Borrower Enablement: A Win-Win for Lenders and Borrowers
Contributed by Sanjit Bose, Ashish Shreni
Empowering mortgage customers with more and better information helps them make better decisions, and saves money for lenders.
Beginning around 2003, lenders began offering basic online lending features, starting with basic loan search, rate calculators, product comparison engines and branch locators. They then expanded into guidance on property search and research, and other “enablement” features. These capabilities help lenders achieve transparency, extend their market reach, improve lead management and realize operational efficiencies.
The Power of Enablement
The ongoing credit crunch, and the attention it has focused on lenders, makes the benefits of well–educated borrowers more important than ever. By delivering more timely and precise information and services, lenders can keep borrowers more engaged throughout the mortgage lifecycle. Standard features that spur engagement today include rate and payment calculators, product comparison, borrower registration, e–application and payment setup, etc. After entering information such as the loan amount, property value, credit score income, etc., borrowers see an intuitive, visual assessment of products across key parameters such as payment, interest rate, duration and total interest.
Not only does this help assure the customers understand loan terms, but it reduces the time the front–office team must spend explaining products. The information customers enter also helps loan officers know when and how to contact them based on where the borrower is in the application process. It also reduces data entry on repeat visits and enables easier conversion to electronic applications over the Internet. Features such as payments setup enable borrowers to make mortgage payments through credit card or bank accounts, while online utility bill payments ensure that all property–related charges are paid through a single process. This saves time and effort for both the borrower and the lender.
Figure 1 : Tap or click on the circles 1a through 5b to learn more about emerging and standard features for online self-service apps.
Emerging features include online chat, incentives for online applications and the ability to
upload documents and view them online. Such features save costs and reduce workload across the front–, middle– and back–office, improve lead management and pull–through and brand/perception building (see Figure 1).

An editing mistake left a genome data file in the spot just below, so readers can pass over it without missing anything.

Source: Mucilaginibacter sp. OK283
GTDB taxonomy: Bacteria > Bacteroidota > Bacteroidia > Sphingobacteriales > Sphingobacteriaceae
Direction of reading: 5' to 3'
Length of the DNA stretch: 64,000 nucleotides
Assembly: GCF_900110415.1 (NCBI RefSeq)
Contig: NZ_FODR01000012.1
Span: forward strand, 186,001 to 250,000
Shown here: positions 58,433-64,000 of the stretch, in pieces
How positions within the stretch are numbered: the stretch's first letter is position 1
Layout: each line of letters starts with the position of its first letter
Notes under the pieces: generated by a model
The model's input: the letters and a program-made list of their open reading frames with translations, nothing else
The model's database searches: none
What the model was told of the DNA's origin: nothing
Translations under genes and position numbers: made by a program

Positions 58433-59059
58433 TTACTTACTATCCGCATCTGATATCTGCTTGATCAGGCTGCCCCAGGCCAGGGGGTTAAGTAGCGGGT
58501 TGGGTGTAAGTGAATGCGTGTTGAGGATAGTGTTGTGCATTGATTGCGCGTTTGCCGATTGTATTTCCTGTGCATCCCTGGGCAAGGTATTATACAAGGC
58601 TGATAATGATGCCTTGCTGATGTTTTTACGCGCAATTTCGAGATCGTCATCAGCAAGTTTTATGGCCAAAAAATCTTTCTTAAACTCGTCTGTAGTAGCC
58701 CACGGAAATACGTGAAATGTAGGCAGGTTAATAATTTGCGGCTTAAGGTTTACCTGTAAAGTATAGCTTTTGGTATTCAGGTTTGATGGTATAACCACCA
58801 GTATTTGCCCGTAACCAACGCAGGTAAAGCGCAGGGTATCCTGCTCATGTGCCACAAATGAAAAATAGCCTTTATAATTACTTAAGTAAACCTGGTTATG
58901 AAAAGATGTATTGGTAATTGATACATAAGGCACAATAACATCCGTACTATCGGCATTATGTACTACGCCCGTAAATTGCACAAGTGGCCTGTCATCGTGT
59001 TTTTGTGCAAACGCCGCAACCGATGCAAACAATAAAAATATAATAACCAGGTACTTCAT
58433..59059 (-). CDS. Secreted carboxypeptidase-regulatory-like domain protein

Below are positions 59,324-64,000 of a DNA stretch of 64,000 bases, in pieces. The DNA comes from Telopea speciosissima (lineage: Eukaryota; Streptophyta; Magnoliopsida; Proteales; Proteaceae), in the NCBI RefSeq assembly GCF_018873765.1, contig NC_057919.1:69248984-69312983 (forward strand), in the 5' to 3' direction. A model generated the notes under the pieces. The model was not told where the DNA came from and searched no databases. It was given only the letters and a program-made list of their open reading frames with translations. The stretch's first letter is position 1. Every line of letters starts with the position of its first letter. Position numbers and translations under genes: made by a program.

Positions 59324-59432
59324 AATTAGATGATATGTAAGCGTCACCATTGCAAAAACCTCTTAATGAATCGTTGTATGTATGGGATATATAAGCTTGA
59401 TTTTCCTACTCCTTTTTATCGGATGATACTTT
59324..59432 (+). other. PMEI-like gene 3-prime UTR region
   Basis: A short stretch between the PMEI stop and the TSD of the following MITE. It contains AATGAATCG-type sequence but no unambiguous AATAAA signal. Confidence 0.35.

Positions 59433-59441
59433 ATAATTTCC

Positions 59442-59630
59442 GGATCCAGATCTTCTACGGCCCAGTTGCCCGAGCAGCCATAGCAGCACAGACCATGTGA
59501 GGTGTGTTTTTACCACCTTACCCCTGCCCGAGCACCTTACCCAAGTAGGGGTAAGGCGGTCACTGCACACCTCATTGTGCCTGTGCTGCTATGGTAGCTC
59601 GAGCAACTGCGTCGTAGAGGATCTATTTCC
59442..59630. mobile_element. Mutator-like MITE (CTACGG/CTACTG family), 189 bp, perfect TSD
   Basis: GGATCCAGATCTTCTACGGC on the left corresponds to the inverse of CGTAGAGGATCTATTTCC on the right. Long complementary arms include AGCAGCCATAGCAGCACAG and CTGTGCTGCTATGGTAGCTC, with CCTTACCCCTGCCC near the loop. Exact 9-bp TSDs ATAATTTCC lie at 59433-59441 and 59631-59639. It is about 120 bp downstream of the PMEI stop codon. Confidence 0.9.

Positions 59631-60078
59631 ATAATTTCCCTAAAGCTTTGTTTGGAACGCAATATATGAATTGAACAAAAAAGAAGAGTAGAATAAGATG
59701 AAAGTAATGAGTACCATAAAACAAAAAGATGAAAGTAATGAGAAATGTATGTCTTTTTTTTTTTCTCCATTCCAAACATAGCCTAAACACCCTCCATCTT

Document upload and online viewing, for example, not only reduces back–office processing costs but helps lenders meet regulatory requirements that borrowers have a single view of all their communication about their loan.
While there are clear benefits for borrowers and lenders, some are easier to quantify than others. One example is an incentive for a borrower to apply online. A $25/hour cost for a front–office staff person, with an average time spent with a borrower of 45 minutes, results in a cost per application of $20. Add $40 for document shipping, printing, scanning and indexing, as well as data validation, and the price per application rises to about $60. A $50 incentive to apply online thus produces a saving of $10 per application. In other cases, though, lenders will find it harder to determine benefits due to a lack of data and metrics, as well as the high cost of data gathering.
It is easy for lenders to get lost in the myriad of features they can offer. A structured and comprehensive approach is required to lay out a defined and definitive roadmap. This plan should take into account the bank's resource and budgetary constraints, technology landscape, competitive landscape, current features, feature complexity, business impact and business drivers.
A lender that originates mortgages primarily through retail channels vs. wholesale would require very different features. A bank with little more than “brochure–ware” describing products and interest rates online might choose to implement just a basic rate and payment calculator and some alert features rather than making the leap to a full set of advanced features which would require considerable budget, manpower, training and change management.
For more information, read the full white paper, Borrower Enablement in Mortgages (PDF) and access Cognizant's solutions for the consumer lending industry.